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US citizen gets 10 years of hard labour in North Korea for 'spying'

Kim Dong Chul was convicted of espionage and subversion at a trial in Pyongyang.

Image: Kim Kwang Hyon/AP

NORTH KOREA HAS sentenced a detained US citizen of Korean heritage to 10 years in prison after convicting him of espionage and subversion, the second American it has put behind bars this year.

Kim Dong Chul was arrested in the North in October on suspicion of engaging in spying and stealing state secrets. The 62-year-old became a naturalised US citizen in 1987. He was sentenced today to 10 years in prison with hard labour after a brief trial in Pyongyang.

Further details were not immediately available. According to a prosecutor cited by Chinese news agency Xinhua, Kim carried out “reactionary propaganda” against North Korea “and injected into local people fantasies about the superiority of the United States, in order to shake the stability of the political and social system”.

When he was paraded before the media in Pyongyang last month, Kim said he had collaborated with and spied for South Korean intelligence authorities in a plot to bring down the North’s leadership and had tried to spread religion among North Koreans before his arrest in the city of Rason last October.

South Korea’s National Intelligence Service, the country’s main spy agency, has said Kim’s case wasn’t related to the organisation in any way.

Possibility of early release

Kim’s sentencing comes on the heels of a 15-year sentence handed down on Otto Warmbier, an American university student who the North says was engaged in anti-state activities while visiting the country as a tourist earlier this year.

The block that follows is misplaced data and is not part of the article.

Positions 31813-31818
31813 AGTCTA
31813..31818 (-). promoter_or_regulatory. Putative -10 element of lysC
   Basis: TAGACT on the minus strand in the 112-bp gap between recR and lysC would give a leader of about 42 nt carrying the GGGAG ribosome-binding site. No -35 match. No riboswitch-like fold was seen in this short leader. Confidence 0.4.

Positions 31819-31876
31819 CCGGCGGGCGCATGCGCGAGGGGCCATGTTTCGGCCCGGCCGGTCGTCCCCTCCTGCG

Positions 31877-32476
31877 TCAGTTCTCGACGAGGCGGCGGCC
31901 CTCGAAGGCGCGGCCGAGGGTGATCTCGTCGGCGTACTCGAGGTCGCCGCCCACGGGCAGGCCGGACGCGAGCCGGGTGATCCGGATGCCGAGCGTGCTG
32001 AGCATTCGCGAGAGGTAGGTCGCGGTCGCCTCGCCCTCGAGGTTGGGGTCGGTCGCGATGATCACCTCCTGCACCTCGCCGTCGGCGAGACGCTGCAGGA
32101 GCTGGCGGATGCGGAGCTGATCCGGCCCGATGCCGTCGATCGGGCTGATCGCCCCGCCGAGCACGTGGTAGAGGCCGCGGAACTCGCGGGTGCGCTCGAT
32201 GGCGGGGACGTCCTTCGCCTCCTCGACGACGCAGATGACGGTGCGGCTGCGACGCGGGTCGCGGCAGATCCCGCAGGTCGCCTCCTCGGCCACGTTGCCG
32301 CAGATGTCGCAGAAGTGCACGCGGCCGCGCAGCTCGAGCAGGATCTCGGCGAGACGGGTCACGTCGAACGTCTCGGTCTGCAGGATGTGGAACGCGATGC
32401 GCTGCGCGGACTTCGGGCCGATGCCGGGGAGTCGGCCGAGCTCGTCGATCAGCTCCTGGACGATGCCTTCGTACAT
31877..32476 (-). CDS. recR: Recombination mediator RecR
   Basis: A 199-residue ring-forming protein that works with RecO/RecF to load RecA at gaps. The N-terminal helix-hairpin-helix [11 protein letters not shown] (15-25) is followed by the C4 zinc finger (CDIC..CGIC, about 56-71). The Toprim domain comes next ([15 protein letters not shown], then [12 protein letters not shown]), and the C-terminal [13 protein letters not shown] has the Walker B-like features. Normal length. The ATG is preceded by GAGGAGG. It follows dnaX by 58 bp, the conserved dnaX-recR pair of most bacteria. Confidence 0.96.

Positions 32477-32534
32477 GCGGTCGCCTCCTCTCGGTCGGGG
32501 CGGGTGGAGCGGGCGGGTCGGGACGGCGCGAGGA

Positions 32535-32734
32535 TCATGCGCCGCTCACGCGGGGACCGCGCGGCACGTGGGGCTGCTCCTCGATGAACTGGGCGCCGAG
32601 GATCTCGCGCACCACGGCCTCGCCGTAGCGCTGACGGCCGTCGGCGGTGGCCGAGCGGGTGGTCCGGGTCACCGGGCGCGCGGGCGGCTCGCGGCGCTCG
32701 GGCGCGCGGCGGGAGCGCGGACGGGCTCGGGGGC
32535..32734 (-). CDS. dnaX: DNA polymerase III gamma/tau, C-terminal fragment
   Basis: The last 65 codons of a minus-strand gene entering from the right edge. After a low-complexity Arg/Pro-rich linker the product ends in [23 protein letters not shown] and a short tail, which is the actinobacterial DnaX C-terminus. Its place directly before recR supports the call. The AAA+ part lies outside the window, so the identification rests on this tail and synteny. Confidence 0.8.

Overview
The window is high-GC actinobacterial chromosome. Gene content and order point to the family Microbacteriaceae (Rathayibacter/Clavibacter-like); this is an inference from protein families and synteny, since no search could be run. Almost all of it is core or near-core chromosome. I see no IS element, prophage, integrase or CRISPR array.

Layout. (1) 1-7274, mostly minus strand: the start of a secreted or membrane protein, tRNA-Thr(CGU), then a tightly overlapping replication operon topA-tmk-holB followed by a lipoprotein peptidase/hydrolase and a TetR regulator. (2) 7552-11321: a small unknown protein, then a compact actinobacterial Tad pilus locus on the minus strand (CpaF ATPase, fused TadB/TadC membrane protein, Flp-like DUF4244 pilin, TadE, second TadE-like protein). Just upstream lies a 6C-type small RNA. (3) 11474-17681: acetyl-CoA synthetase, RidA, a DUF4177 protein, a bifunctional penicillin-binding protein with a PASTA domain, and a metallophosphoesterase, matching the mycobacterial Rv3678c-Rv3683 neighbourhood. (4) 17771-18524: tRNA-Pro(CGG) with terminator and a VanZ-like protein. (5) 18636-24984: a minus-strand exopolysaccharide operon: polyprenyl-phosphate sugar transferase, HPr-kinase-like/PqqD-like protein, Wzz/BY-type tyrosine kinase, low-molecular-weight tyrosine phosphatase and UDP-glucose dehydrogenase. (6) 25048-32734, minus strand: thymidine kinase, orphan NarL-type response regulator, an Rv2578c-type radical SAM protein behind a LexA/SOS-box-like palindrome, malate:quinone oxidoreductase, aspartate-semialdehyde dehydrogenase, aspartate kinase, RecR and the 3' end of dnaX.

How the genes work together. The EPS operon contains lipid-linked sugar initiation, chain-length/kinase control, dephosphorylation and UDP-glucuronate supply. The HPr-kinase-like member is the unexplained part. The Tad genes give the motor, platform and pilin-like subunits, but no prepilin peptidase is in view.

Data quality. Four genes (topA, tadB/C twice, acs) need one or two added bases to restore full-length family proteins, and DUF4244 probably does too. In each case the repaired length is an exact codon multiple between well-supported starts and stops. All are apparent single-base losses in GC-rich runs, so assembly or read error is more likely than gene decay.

North Korea regularly accuses Washington and Seoul of sending spies to overthrow its government to enable the US-backed South Korean government to control the entire Korean Peninsula. Some foreigners previously arrested have read statements of guilt they later said were coerced.

Most of those who are sentenced to long prison terms are released before serving their full time.

In the past, North Korea has held out until senior US officials or statesmen came to personally bail out detainees, all the way up to former President Bill Clinton, whose visit in 2009 secured the freedom of American journalists Euna Lee and Laura Ling. Both had crossed North Korea’s border from China illegally.

It took a visit in November 2014 by US spy chief James Clapper to bring home Mathew Miller, also arrested after entering the country as a tourist, and Korean-American missionary Kenneth Bae, who had been incarcerated since November 2012.

Jeffrey Fowle, a US tourist detained for six months at about the same time as Miller, was released just before that and sent home on a US government plane. Fowle left a Bible in a local club hoping a North Korean would find it, which is considered a criminal offense in North Korea.

Additional reporting by AFP

Read: North Korea wants the South to prove it didn’t kidnap 12 women

Read: Korean War veterans want their brothers-in-arms found, identified and brought home

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